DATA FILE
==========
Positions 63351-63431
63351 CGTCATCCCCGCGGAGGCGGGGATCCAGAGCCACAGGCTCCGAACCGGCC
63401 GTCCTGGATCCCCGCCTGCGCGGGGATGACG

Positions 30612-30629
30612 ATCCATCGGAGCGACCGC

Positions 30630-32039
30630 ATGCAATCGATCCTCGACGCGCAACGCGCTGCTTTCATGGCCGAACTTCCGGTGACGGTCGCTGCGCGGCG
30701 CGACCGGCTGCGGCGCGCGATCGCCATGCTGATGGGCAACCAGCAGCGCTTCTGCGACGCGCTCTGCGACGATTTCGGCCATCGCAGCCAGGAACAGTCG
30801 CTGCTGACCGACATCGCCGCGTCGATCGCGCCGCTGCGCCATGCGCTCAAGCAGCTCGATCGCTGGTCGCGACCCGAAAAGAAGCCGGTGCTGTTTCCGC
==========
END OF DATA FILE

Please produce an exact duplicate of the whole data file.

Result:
Positions 63351-63431
63351 CGTCATCCCCGCGGAGGCGGGGATCCAGAGCCACAGGCTCCGAACCGGCC
63401 GTCCTGGATCCCCGCCTGCGCGGGGATGACG

Positions 30612-30629
30612 ATCCATCGGAGCGACCGC

Positions 30630-32039
30630 ATGCAATCGATCCTCGACGCGCAACGCGCTGCTTTCATGGCCGAACTTCCGGTGACGGTCGCTGCGCGGCG
30701 CGACCGGCTGCGGCGCGCGATCGCCATGCTGATGGGCAACCAGCAGCGCTTCTGCGACGCGCTCTGCGACGATTTCGGCCATCGCAGCCAGGAACAGTCG
30801 CTGCTGACCGACATCGCCGCGTCGATCGCGCCGCTGCGCCATGCGCTCAAGCAGCTCGATCGCTGGTCGCGACCCGAAAAGAAGCCGGTGCTGTTTCCGC